State Del. Terri Hill hosted an open panel with Howard County General Hospital leaders Tuesday at Kahler Hall in Columbia to ease concerns about possible restricted communication between primary care doctors and hospital-based doctors, known as hospitalists.
Hill said residents have shared their concerns with her over the past four months, noting that they don’t want their personal doctors left out of medical conversations if and when the residents are admitted to the hospital.
On Nov. 27, hospital officials, alongside Hill, assured the crowd of about 100 people that Howard County General hospitalists will stay in contact with primary care doctors and are there to provide immediate care when community physicians are inaccessible.
Hospitalists were introduced to Howard County General to work overnight hours, Hill said, when most primary care physicians were typically unavailable. Patients’ primary care doctors were then alerted of their patients’ hospital admission the following morning to continue care.
The program was originally optional to patients, said hospital president Steven Snelgrove, but became mandatory as patients, particularly seniors, needed emergency care during off-hours.
In August, Andy Lazris, a primary care physician in Columbia, sent Hill a letter about how the hospitalist program negatively impacted his 92-year-old patient, who he referred to as Mr. G.
Lazris said in the letter that Mr. G received “a series of unnecessary tests” after hospitalist doctors found what they believed to be other problems during a urinary infection diagnosis. Lazris said he was not contacted during Mr. G’s stay at the hospital and that his patient was “far worse” afterward.
In response, Hill, who represents District 12 and is also a physician at Howard County General, set up Tuesday’s community forum to connect hospital leaders with her constituents.
“There are some physicians in the community who find this a comfortable arrangement and it takes a little bit of a burden off them,” Hill said. “But there are some community physicians, particularly the ones with the concierge practices, who feel they’ve built their practice on that very personalized care.”
A lack of communication between community physicians and hospitalists has led to unnecessary confrontations and sometimes tests, she said, which is not only inconvenient for patients, but also raises costs of healthcare.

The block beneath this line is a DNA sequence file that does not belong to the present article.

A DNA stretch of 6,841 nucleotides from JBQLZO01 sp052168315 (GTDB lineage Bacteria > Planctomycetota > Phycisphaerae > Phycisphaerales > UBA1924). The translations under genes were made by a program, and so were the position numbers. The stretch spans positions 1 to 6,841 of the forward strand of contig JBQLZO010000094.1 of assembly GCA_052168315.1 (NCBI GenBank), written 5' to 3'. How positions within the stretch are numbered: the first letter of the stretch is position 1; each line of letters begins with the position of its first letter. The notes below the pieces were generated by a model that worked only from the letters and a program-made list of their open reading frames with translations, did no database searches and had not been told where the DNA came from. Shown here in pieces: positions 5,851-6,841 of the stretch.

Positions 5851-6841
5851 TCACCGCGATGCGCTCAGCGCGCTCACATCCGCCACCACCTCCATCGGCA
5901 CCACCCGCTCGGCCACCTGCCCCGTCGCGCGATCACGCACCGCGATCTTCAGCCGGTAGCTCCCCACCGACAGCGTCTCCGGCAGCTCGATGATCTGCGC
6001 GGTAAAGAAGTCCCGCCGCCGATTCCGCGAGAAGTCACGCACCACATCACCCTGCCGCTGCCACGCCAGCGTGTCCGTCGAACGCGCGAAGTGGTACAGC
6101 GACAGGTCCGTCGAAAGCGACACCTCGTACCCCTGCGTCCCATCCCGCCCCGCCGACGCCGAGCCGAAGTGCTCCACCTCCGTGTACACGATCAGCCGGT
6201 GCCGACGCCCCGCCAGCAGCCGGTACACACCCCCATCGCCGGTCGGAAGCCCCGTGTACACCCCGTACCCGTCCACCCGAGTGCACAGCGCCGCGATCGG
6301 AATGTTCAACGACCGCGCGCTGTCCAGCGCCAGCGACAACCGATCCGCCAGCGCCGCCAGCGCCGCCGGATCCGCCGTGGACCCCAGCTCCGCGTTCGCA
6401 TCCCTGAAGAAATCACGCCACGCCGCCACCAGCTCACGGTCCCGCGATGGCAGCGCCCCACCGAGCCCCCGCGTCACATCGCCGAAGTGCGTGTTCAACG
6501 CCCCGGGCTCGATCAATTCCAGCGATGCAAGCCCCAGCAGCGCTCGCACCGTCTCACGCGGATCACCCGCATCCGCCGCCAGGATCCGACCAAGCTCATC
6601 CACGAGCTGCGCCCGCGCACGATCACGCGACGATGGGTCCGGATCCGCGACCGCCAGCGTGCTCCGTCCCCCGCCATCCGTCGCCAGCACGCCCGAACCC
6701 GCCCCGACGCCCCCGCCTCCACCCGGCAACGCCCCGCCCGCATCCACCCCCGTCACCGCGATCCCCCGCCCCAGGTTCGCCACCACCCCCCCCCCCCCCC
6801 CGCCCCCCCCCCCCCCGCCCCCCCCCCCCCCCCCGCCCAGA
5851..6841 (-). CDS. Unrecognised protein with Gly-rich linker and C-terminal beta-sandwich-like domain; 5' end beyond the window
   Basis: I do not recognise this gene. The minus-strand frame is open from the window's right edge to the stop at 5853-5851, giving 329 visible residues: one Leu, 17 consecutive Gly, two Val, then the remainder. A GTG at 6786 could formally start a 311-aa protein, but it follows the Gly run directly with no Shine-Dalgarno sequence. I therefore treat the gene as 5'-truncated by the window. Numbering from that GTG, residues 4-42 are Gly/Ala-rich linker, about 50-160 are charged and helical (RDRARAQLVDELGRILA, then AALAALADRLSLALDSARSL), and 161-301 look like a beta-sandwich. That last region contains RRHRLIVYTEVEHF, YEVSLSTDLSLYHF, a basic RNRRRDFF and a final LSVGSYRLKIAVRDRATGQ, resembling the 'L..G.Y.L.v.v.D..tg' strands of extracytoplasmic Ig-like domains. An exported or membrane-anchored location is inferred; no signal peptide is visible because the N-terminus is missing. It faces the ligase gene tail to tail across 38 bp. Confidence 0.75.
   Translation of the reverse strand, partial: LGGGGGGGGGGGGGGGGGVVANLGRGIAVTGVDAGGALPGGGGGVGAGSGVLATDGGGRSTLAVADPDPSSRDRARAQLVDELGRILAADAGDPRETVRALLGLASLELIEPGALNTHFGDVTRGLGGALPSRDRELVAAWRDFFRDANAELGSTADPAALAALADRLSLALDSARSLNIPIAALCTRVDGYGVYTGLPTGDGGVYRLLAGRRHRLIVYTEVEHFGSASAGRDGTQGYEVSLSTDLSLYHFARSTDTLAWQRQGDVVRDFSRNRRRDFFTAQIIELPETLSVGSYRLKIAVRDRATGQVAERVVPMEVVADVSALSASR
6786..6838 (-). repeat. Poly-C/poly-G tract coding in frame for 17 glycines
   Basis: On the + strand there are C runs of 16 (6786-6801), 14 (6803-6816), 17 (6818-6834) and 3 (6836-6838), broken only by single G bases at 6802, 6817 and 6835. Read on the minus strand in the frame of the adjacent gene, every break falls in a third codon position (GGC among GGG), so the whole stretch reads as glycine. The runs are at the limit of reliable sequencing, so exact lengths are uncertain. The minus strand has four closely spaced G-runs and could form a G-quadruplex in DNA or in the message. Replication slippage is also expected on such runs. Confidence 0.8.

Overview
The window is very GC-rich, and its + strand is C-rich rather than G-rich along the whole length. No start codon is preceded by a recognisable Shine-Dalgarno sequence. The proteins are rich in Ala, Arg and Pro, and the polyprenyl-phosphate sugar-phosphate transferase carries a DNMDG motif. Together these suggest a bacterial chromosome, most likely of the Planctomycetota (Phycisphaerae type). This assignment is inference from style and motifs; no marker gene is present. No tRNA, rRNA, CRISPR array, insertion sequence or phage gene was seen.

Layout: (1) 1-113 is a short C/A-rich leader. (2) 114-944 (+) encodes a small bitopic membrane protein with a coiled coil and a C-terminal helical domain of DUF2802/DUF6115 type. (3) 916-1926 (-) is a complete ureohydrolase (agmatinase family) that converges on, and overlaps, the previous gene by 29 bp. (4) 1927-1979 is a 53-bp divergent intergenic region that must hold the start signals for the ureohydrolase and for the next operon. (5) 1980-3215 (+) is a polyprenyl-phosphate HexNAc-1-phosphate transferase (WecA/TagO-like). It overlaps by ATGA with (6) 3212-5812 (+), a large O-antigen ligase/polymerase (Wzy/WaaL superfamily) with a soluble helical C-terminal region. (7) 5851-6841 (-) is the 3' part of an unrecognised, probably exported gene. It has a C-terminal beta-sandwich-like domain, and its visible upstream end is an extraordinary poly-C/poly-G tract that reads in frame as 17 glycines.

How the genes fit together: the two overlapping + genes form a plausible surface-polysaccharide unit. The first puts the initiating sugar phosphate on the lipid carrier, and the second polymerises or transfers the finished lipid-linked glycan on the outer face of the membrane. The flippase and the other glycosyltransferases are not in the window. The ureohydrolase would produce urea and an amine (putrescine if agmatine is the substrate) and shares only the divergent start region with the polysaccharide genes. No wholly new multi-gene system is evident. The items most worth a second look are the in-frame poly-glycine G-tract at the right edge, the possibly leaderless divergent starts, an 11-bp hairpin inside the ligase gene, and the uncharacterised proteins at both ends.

Snelgrove, cardiologist and Department of Medicine chairman Michael Silverman and hospitalist Melinda Kantsiper agreed that communication is necessary between primary care physicians and hospitalists. During Tuesday’s program, Snelgrove said the hospitalist program is designed to keep patients safe and healthy around the clock.
“We would love to be able to communicate with physicians any time [patients] come into our hospital, but there are many times that [their] primary care physician is not available at 3 o’clock in the morning for that phone call,” he said. “We find that somebody who handles a 45-year-old healthy person, who comes in with a broken arm, doesn’t want a phone call at 2 o’clock in the morning. The problems with frail elderly people are typically complex.”
A policy dictating “one way to do everything” wouldn’t work in the hospital, he said, but that doesn’t mean primary care physicians shouldn’t be informed of their patients’ hospital care.
Kantsiper, the director of collaborative inpatient medical services at Howard County General, said her staff talks with primary care doctors every day and shares patient records.
Primary care doctors receive lists of their patients who are in the hospital, she added, and hospitalists are board certified.
“Many of those doctors will take a look at those lists and if it looks like it’s pretty straight forward, they may or may not reach out to us,” Kantsiper said.
Nancy Pilotte, a 30-year Columbia resident, said she worries about patients who may fall through the cracks due to little communication with primary care doctors. When Kantsiper said she feels better having patients with families or friends to share crucial medical information, Pilotte said families “are not always heard.”
“It’s something we’re really worried about and work on every day,” Kantsiper said. “Even getting the most accurate medication list for a patient is hugely challenging. I know outpatient and inpatient doctors are committed to trying to make it better.”